At present, developed countries and Northern China have rich experience in urban sewage utilization. Reclaimed water is mainly used for farmland irrigation, miscellaneous urban purpose, industry and landscape, etc., and less in the resource utilization of rural sewage. For reclaimed water, the sources and forms of nutrients are diverse, and the ion environment and the microbial environment are also quite different from conventional clean water irrigation. After evaluating the nitrogen utilization efficiency under reclaimed water irrigation without fertilization, it was found that effluent irrigation in October resulted in 30% less dry matter than in September, and minimal yield benefit was obtained when the effluent was applied at an effluent irrigation rate of higher than 10 ha-cm during the summer months . By studying the variation law of nitrogen utilization efficiency with nitrogen application rate under the condition of reclaimed water irrigation, it was found that using wastewater could increase the yield and nutrients . By studying the 11-year soil change under reclaimed water and groundwater irrigation, it was found that the content of NH4+-N and NO3−-N in the soil was increased under reclaimed water irrigation . By studying the effect of irrigation water quality on soil nitrogen distribution under drip irrigation, it was found that the NH4+-N concentration in the 0–40 cm soil layer was increased under reclaimed water irrigation, but there was no accumulation of NH4+-N in the soil layer below 40 cm, where the NO3−-N concentration showed a trend that it was increasing with soil depth . Moreover, it was found that soil quality was improved by increasing soil nutrient content and soil microbial activity under reclaimed water irrigation, and as the reclaimed water irrigation time increased, the improvement effect of soil quality was more obvious . Most studies have shown that reclaimed water irrigation could promote crop growth and increase yield, meanwhile it does not significantly affect crop quality [20–22]. According to the study results of other researchers, reclaimed water irrigation could increase the yield of fruits and vegetables, namely by 7%–61% on average, compared with clean water irrigation , and could improve the dry matter quality and nutrient content of corn, so it could replace part of the fertilizer . It showed that reclaimed water irrigation can save 75% of fresh water, and reclaimed water could bring in a large amount of nitrogen under flooded irrigation, with the replacement efficiency of nitrogen fertilizer of 35.8% . Therefore, rural sewage could be used for agricultural irrigation after being safely treated, where the safely treated rural sewage is an effective way to solve the dilemma of water’s ecological environment and alleviate the contradiction between water supply and demand in Southern China.
The interaction among the components of reclaimed water at different field water levels is complicated, resulting in difference of nitrogen absorption and utilization. Most of the existing researches, from an agronomic viewpoint and by comparing the growth conditions of crops irrigated by the water of different qualities, have indirectly proven and verified the effectiveness of water and nitrogen utilization under reclaimed water irrigation. Therefore, by taking the paddy rice as the research object and the irrigation regulation technology as the research carrier, this study carries out innovative research on the water demand and consumption law of rice under the regime of rural sewage irrigation with different water levels, and the effect on the utilization efficiency of water and nitrogen, as well as crop growth quality. The objective of this research is to provide key theories and technologies, such as rural sewage irrigation and drainage regulation on the recycling efficiency of paddy fields, efficient and safe irrigation, and drainage regulation technique for rice production.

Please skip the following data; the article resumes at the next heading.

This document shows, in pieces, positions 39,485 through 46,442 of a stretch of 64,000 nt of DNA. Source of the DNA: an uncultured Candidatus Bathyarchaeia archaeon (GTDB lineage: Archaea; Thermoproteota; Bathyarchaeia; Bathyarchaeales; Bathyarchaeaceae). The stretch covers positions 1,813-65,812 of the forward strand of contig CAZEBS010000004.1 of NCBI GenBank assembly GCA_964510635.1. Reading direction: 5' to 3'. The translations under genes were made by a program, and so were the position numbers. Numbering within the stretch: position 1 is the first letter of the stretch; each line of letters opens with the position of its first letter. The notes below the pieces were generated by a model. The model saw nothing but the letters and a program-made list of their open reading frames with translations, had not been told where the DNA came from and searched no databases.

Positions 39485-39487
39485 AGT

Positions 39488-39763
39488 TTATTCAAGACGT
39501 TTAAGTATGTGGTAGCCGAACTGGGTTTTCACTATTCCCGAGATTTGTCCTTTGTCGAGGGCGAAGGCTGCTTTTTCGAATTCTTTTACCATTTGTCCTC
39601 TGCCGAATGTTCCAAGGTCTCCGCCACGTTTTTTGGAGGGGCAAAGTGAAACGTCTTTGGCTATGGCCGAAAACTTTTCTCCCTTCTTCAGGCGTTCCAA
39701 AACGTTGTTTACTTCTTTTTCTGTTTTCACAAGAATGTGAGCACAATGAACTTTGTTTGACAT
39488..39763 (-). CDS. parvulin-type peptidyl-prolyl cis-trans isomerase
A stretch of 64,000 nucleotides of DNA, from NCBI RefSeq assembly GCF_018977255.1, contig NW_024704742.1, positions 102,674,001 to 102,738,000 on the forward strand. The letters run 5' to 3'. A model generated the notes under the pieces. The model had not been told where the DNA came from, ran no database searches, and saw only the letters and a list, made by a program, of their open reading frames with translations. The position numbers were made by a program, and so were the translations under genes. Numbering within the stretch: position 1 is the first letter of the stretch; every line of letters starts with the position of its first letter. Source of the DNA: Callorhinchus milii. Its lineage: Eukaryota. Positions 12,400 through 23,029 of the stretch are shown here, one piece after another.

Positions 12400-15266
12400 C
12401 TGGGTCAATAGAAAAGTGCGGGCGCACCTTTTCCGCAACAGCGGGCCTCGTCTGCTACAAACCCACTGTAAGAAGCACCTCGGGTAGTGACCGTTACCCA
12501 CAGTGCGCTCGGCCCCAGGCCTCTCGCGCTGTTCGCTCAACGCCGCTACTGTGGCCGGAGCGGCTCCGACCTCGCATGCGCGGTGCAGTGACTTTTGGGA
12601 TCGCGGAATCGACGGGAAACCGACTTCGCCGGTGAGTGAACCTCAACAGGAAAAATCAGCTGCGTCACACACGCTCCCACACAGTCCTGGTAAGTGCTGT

This work was carried out at Zhousan County (N28°48′, E120°10′), Jinhua City, Zhejiang Province of China, covering the period from June to October, 2020 (Fig. 1). The region is located in the area with subtropical monsoon climate, with an average annual precipitation of 1,787 mm, average annual evaporation 930.2 mm, average annual sunshine 1,909 h, average annual temperature 17.7°C, maximum and minimum air temperatures of 39.9°C and −14.5°C, respectively, and there are 245 frost-free days per year, with the average wind speed of 2.8 m/s . The soil type at the experimental site is sandy/sandy clay (for its main properties, see Table 1). In this work, the local rice variety (Jiayou Zhongke 13-1) was used as the test plant, since it was hybrid rice and was suitable for single-season indica-japonica planting in Zhejiang Province.
There were three irrigation water sources, i.e., primary reclaimed water (R1), secondary reclaimed water (R2) and river clean water (R3). The reclaimed water was from domestic sewage treatment sources (for its water quality during the experiment period, see Table 2). All the water quality indicators of irrigation water could meet the “Standards for Irrigation Water Quality” (GB5084-2021) . The main indicator for rural sewage is COD. The concentration of NH4+-N in R1 and R2 is much higher than that of NO3−-N, while the concentration of NO3−-N in R3 is slightly higher than that of NH4+-N. The concentration of anionic surfactant (LAS) ranges from 0–0.88 mg/L, and it is higher in R1.